The prospect of agreement on an international treaty to allow accessible versions of copyrighted works to be shared across borders, giving people with print disabilities wider access to books, has brightened following a recent meeting of the World Intellectual Property Organisation (WIPO).
At a specially-extended June session in Geneva of the organisation’s standing committee on copyright and related rights (SCCR), WIPO member states agreed to merge previously separated formal positions on the issue into a single draft document, clearing the way for treaty negotiations later this year, E-Access Bulletin has learned.
Before the meeting, discussion of the issue had been fragmented between four draft texts developed separately by the World Blind Union; a grouping of African countries; the EU; and the US. In the run-up to the June meeting, the WBU had facilitated the merger of these documents into a single new draft.
“That was a big success, as countries were no longer defending their own proposals,” Dan Pescod, WBU Vice Chair, told E-Access Bulletin this month. “We are pleased with the text – negotiation by committee is always a compromise, but we are 80% of the way towards an acceptable final text of a law.”
Areas of compromise in drawing up the single text include a softer wording on the relationship between the new copyright exception law and contract law, Pescod said. “We wanted something that made it very clear that contract law could not undermine copyright exceptions, but it has been left somewhat open to interpretation in the new text as currently worded,” he said. “It has left it to member states to decide how they address this issue, whereas the WBU does not want any rights-holder to be able to draw up a contract which removes the copyright exception.”
Another ongoing area of debate is the issue of which organisations will be permitted to send digital files across borders under the copyright exception, Pescod said.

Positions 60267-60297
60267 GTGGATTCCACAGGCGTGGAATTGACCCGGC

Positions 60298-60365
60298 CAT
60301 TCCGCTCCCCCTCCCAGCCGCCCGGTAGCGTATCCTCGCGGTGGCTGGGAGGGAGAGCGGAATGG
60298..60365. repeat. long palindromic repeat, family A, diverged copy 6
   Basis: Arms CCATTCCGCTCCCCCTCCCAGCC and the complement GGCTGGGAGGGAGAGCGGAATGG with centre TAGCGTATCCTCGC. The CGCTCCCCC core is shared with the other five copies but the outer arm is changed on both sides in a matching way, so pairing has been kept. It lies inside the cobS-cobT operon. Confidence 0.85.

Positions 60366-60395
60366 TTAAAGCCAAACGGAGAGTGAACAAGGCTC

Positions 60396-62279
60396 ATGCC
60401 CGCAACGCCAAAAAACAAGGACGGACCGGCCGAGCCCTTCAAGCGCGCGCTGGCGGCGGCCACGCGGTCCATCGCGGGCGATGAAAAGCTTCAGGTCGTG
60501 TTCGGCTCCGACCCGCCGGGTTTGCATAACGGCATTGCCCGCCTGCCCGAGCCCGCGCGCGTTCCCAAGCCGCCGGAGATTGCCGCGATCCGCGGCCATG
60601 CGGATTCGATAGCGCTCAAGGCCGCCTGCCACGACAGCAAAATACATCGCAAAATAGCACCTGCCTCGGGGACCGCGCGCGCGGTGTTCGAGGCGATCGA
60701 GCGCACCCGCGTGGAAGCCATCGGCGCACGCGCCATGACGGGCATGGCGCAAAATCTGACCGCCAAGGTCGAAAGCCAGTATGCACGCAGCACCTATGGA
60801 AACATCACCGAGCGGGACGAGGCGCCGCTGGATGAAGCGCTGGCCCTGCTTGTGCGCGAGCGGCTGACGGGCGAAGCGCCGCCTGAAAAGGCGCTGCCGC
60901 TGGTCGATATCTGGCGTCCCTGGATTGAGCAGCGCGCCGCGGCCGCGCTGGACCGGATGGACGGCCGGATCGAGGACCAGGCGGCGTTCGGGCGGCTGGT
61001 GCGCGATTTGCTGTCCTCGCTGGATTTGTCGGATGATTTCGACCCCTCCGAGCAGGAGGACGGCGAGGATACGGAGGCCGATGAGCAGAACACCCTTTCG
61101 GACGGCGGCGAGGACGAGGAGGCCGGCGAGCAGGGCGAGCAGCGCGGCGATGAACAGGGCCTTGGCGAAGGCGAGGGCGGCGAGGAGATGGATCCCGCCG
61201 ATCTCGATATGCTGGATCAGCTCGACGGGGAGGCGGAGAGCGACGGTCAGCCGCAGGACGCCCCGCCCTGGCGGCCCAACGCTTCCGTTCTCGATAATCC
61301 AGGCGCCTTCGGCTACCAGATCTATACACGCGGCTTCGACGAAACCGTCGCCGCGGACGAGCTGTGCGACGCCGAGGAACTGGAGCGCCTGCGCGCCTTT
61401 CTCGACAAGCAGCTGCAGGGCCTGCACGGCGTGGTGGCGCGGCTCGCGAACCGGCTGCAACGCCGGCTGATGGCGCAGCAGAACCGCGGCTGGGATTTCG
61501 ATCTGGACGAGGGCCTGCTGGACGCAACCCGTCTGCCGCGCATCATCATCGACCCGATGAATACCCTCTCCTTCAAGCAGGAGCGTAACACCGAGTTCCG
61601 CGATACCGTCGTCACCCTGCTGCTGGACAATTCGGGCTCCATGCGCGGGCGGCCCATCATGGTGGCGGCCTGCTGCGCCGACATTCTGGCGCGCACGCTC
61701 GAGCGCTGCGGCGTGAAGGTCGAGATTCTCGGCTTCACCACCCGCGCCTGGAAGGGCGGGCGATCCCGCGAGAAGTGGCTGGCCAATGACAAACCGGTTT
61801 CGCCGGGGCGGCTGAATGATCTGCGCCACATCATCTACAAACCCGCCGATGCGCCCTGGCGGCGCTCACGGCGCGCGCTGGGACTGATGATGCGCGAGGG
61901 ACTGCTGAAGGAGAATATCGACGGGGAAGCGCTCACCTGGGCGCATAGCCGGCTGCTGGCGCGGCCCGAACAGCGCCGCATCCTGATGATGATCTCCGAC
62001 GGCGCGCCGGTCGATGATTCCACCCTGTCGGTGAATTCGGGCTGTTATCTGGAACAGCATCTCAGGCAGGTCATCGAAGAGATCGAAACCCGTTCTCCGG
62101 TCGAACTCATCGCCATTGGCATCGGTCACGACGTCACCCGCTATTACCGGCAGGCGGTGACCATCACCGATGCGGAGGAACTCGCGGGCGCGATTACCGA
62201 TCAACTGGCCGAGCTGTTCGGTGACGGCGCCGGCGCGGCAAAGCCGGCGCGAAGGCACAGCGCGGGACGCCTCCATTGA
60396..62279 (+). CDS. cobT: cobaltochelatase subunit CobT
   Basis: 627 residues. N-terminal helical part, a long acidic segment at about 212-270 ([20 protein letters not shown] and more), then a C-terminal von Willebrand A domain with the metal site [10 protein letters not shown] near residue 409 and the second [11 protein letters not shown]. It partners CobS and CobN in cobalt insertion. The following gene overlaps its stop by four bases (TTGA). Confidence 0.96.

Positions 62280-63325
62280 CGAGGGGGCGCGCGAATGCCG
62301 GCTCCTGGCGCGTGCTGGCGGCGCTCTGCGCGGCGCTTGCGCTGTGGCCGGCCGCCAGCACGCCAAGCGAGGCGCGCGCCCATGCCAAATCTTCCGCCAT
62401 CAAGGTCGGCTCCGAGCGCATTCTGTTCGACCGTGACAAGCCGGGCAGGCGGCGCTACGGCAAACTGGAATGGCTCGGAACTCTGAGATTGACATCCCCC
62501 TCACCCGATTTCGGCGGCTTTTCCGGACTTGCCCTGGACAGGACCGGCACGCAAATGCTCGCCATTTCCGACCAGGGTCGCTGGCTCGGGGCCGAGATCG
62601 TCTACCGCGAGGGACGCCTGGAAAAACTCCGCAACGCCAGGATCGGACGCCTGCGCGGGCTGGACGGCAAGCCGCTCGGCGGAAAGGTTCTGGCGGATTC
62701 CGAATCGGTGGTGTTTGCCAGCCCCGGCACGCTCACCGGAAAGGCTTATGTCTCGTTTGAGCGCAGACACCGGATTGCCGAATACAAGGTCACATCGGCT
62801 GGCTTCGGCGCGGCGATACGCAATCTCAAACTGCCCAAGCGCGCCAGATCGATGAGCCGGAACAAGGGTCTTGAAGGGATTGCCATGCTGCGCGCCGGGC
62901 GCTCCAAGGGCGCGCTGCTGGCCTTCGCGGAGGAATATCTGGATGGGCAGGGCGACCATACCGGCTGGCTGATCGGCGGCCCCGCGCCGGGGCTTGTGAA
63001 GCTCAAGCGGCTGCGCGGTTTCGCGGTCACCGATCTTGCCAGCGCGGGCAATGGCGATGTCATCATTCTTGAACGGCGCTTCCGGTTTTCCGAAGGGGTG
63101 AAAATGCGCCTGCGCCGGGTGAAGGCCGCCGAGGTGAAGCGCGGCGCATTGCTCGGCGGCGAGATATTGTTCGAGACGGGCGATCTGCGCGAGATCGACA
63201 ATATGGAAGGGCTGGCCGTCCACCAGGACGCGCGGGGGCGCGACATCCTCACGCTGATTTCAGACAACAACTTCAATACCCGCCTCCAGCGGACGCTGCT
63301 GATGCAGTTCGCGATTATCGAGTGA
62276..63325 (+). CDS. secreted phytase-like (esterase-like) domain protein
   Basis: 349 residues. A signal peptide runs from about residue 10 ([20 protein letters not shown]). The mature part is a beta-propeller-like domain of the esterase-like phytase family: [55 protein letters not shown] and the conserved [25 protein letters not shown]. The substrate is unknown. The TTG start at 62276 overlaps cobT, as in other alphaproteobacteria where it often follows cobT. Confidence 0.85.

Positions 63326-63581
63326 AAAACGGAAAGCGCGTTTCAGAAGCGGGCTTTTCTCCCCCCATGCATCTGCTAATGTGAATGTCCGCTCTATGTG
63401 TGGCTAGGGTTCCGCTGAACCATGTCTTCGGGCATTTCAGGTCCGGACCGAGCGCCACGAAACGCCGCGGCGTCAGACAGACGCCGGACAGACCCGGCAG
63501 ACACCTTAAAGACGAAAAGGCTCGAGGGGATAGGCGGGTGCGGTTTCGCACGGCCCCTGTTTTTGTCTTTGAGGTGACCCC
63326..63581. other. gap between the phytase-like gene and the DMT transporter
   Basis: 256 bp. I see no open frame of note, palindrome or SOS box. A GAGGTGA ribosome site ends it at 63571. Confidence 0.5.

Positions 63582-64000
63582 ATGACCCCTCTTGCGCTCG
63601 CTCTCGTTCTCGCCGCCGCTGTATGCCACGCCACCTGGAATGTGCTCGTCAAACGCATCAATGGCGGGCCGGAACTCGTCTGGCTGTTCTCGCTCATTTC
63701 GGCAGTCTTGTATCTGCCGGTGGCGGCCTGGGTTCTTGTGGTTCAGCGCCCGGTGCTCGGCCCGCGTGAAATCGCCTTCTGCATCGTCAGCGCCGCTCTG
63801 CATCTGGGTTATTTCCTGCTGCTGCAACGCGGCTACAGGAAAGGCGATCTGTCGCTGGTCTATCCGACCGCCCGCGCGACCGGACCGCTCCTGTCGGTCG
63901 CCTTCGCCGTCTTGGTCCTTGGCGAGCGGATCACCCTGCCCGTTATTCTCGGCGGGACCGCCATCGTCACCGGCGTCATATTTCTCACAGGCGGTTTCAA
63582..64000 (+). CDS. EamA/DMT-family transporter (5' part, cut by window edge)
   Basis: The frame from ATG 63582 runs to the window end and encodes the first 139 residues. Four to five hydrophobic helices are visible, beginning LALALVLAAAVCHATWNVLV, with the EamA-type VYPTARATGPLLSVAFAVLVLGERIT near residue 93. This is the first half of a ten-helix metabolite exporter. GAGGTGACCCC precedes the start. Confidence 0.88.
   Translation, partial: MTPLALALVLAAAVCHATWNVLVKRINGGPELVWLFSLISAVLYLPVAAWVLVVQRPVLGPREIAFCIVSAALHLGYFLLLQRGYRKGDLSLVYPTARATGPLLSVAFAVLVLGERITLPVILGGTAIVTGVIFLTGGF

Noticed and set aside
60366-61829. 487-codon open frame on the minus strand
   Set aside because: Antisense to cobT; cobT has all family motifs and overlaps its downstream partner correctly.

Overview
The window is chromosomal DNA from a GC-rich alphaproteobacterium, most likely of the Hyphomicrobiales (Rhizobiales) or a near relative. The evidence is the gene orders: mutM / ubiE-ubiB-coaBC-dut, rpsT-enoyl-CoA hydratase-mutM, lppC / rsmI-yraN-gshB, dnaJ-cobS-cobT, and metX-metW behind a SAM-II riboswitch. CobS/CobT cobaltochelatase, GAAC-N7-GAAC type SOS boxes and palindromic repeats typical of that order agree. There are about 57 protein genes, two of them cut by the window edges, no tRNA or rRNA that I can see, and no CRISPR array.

Some rightsholder groups want a system of formal requirements to determine who can become such ‘trusted intermediaries’, and also which books can be sent and which ones can’t, he said. But the WBU would prefer a less formal system whereby ‘authorised entities’ would not have to be pre-approved, or gain fresh permission each time for individual titles.
The discussion now moves on to the next SCCR meeting on 21 November, where the detail of the final text could be decided, and a decision taken as to whether it will become a full international treaty or simply a ‘recommendation’.
The EU has been the biggest block on creation of a full treaty (see E-access Bulletin, April issue), with strong pressure from rightsholders in countries including France to resist any systematic exceptions to copyright law.
But this would represent double standards, Pescod said. “In the very same committee meeting this June, WIPO Member States agreed that a treaty on the protection of audiovisual performances should be concluded. We do not think print disabled people deserve a lesser solution.”